STUFF I’VE BEEN READING
A MONTHLY COLUMN
by Nick Hornby
- Donkey Gospel—Tony Hoagland
- I Never Liked You—Chester Brown
- We Need to Talk About Kevin—Lionel Shriver
- Random Family—Adrian Nicole LeBlanc
- What Narcissism Means to Me—Tony Hoagland
- Bobby Fischer Goes to War—David Edmonds and John Eidinow
The Polysyllabic Spree—the ninety-nine young and menacingly serene people who run the Believer—recently took their regular columnists out for what they promised would be a riotous and orgiastic night on the town. Now, I have to confess that I’ve never actually seen a copy of this magazine, due to an ongoing dispute with the Spree (I think that as a contributor I should be entitled to a free copy, but they are insisting that I take out a ten-year subscription—does that sound right to you?), so I was completely unaware that there is only one other regular columnist, the Croatian sex lady, and she didn’t show. I suspect that she’d been given a tip-off, probably because she’s a woman (the Spree hold men responsible for the death of Virginia Woolf) and stayed at home. It shouldn’t have made much difference, though, because you can have fun with a hundred people, right?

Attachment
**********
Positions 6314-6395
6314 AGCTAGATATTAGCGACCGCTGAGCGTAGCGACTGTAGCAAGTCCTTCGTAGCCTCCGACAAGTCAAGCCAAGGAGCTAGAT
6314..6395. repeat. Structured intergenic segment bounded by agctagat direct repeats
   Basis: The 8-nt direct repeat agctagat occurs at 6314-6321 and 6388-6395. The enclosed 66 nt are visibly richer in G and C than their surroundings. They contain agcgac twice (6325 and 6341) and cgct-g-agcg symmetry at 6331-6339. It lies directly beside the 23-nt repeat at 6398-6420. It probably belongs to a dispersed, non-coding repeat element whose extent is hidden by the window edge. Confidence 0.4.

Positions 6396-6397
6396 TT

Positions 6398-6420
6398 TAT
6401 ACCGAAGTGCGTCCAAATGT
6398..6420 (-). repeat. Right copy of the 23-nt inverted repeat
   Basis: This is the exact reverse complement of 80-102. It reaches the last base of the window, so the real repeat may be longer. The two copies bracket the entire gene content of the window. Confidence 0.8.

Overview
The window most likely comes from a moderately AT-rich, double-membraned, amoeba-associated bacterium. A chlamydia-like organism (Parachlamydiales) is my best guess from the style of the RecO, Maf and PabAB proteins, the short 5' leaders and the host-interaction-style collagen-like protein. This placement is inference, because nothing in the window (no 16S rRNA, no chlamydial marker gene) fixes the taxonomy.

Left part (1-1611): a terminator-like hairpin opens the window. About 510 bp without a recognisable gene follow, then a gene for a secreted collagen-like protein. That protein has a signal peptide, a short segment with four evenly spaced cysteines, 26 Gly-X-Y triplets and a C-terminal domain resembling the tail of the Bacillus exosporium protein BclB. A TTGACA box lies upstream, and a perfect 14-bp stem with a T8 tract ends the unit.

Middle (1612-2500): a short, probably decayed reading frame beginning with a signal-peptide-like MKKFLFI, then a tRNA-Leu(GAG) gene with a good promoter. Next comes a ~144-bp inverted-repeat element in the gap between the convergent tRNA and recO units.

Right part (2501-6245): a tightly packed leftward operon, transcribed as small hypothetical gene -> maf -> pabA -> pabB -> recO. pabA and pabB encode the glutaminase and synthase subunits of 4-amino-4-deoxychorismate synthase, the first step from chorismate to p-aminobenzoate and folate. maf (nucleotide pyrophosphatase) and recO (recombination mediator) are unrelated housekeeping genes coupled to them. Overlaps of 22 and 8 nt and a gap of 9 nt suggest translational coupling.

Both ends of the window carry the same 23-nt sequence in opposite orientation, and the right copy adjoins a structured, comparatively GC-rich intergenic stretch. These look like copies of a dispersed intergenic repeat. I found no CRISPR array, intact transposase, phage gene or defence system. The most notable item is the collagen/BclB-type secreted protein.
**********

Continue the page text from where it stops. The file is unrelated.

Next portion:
Wrong. The Spree’s idea of a good time was to book tickets for a literary event—a reading given by all the nominees for the National Book Critics’ Circle Awards—and sit there for two and a half hours. Actually, that’s not quite true: they didn’t sit there. Such is their unquenchable passion for the written word that they were too excited to sit. They stood, and they wept, and they hugged each other, and occasionally they even danced—to the poetry recitals, and some of the more up-tempo biography nominees. In England we don’t often dance at dances, let alone readings, so I didn’t know where to look. Needless to say, drink, drugs, food, and sex played no part in the festivities. But who needs any of that when you’ve got literature?
I did, however, discover a couple of books as a result of the evening: Tony Hoagland’s What Narcissism Means to Me, which didn’t win the poetry award, and Adrian Nicole LeBlanc’s Random Family, which didn’t win the nonfiction award. I haven’t read the books that did win, and therefore cannot comment on the judges’ inexplicable decisions, but they must be pretty good, because Hoagland’s poems and LeBlanc’s study of life in the Bronx were exceptional.
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